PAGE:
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Career fire fighter dies in wind driven residential structure fire - Virginia.

Bowyer-M; Lutz-V
Morgantown, WV: U.S. Department of Health and Human Services, Public Health Service, Centers for Disease Control and Prevention, National Institute for Occupational Safety and Health, FACE F2007-12, 2008 May; :1-16
On April 16, 2007, a 24-year-old male career fire fighter (the victim) was fatally injured while trapped in the master bedroom during a wind-driven residential structure fire. At 0603 hours, dispatch reported a single family house fire. At 0609 hours, the victim's ladder truck was second to arrive on scene. Fire was visible at the back exterior corner of the residence. Noticing cars in the driveway, no one outside, and no lights visible in the house, the lieutenant from the first arriving engine called in a second alarm. A charged 2 ½" hoseline was stretched to the front door by the first arriving engine crew. The engine crew stayed at the door with the attack line while the cause of poor water pressure in the hoseline was determined. The victim and his lieutenant, wearing their SCBA, entered the residence through the unlocked front door. With light smoke showing, they walked up the stairs to check the bedrooms. The victim and lieutenant cleared the top of the stairs and went straight into the master bedroom. With smoke beginning to show at ceiling level, the victim did a right-hand search while the lieutenant with thermal imaging camera (TIC) in-hand checked the bed. Suddenly the room turned black then orange with flames. The lieutenant yelled to the victim to get out. While verbal communication among the crew was maintained, the lieutenant found the doorway and moved toward the stairs. He ended up falling down the stairs to a curve located midway in the staircase. The lieutenant tried to direct the victim to the stairs verbally and with a flashlight. As the wind gusted up to 48 miles per hour, the wind-driven fire and smoke engulfed the residence. The incident commander (IC) ordered an evacuation and the lieutenant was brought outside by the engine and rescue company crews. The ladder truck lieutenant received burns on his ears and right index finger. At 0614 hours, the rescue company officer issued a Mayday followed by the victim's Mayday. With protection from hose lines, several attempts were made by the engine and rescue company crews to reach the second floor. On the third attempt the stair landing was reached but the ceiling started collapsing and flames intensified. At 0621 hours, due to the intensity of the fire throughout the structure, all fire fighters were evacuated, operations turned defensive, but the incident continued in rescue mode. At 0657 hours, the victim was found in the master bedroom partially on a couch underneath the front windows. NIOSH investigators concluded that, to minimize the risk of similar occurrences, fire departments should: 1. ensure that standard operating procedures (SOPs) for size-up and advancing a hoseline address the hazards of high winds and gusts; 2. ensure that primary search and rescue crews either advance with a hoseline or follow an engine crew with a hoseline; 3. ensure that staffing levels are sufficient to accomplish critical tasks; 4. ensure that fire fighters are sufficiently trained in survival skills; 5. ensure that Mayday protocols are reviewed, modified and followed; 5. ensure that water supply is established and hoses laid out prior to crews entering the fire structure; 6. ensure that fire fighters are trained for extreme conditions such as high winds and rapid fire progression associated with lightweight construction; 7. Additionally, municipalities should ensure that dispatch collects and communicates information on occupancy and extreme environmental conditions. Although there is no evidence that the following recommendation could have specifically prevented this fatality, NIOSH investigators recommend that fire departments ensure that radios are operable in the fireground environment.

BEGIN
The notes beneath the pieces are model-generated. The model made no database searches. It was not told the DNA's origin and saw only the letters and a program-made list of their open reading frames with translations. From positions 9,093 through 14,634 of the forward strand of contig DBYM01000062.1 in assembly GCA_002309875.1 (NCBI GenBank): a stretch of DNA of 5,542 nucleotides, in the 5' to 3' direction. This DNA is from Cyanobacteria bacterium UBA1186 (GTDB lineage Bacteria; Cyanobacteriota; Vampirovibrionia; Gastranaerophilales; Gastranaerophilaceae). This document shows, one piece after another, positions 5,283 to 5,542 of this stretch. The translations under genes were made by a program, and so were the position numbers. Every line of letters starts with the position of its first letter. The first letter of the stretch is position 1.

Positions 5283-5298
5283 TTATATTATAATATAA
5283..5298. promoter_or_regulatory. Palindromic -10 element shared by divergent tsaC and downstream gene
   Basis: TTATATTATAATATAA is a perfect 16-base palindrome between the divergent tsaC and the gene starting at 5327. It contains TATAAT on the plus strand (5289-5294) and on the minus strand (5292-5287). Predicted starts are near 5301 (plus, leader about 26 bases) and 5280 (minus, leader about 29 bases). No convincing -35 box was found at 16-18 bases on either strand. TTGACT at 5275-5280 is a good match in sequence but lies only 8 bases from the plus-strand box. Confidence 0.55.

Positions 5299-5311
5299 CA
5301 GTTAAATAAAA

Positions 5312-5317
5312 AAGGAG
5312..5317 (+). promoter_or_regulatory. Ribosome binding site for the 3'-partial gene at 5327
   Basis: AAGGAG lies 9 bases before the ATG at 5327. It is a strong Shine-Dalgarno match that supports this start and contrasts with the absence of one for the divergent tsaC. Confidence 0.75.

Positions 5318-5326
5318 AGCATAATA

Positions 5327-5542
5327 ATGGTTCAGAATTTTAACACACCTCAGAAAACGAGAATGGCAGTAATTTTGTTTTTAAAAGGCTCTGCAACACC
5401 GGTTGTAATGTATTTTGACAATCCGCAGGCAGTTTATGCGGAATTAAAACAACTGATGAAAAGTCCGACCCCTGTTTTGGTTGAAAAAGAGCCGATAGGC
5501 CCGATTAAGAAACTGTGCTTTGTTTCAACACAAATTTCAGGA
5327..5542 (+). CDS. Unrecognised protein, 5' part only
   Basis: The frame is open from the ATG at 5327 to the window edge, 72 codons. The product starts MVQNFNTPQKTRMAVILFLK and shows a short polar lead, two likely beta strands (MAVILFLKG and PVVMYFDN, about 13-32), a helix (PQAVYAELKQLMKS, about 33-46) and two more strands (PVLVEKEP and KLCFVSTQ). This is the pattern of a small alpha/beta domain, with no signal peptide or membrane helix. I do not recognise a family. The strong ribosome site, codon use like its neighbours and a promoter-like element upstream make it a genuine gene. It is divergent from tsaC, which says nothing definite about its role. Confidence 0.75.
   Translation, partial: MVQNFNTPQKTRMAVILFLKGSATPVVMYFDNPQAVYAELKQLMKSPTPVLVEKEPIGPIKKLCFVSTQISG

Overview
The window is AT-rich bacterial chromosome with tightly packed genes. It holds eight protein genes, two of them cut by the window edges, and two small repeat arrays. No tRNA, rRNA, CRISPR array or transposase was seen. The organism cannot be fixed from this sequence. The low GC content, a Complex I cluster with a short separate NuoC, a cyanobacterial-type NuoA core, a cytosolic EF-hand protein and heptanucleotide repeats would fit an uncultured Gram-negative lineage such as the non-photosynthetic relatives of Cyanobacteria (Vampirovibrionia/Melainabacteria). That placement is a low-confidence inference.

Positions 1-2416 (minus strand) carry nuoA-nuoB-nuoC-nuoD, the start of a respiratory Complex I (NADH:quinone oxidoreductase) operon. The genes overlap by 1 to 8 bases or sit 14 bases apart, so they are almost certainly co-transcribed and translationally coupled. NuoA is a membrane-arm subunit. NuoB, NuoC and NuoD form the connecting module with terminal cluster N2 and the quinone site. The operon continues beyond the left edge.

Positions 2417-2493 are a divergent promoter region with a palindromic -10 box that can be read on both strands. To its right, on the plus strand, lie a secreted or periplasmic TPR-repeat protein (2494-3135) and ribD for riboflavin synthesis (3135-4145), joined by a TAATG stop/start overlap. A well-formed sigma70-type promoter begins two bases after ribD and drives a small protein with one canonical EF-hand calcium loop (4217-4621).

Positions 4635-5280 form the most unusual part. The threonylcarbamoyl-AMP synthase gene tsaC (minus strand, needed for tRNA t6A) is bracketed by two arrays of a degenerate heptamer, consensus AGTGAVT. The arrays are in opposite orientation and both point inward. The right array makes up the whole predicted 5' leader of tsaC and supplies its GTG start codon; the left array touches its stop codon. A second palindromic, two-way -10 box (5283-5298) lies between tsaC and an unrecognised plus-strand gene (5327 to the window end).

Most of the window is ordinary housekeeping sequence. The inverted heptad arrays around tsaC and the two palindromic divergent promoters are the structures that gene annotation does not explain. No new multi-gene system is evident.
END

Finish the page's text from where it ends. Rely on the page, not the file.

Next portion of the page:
Region-3; Fire-fighters; Emergency-responders; Fire-fighters; Fire-fighting-equipment; Fire-safety; Work-practices; Work-operations; Work-analysis; Workplace-monitoring; Accident-analysis; Injuries; Traumatic-injuries; Injury-prevention; Accident-prevention; Safety-education; Safety-practices; Safety-measures; Surveillance
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Field Studies; Fatality Assessment and Control Evaluation
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National Institute for Occupational Safety and Health
Page last reviewed: September 2, 2020
Content source: National Institute for Occupational Safety and Health Education and Information Division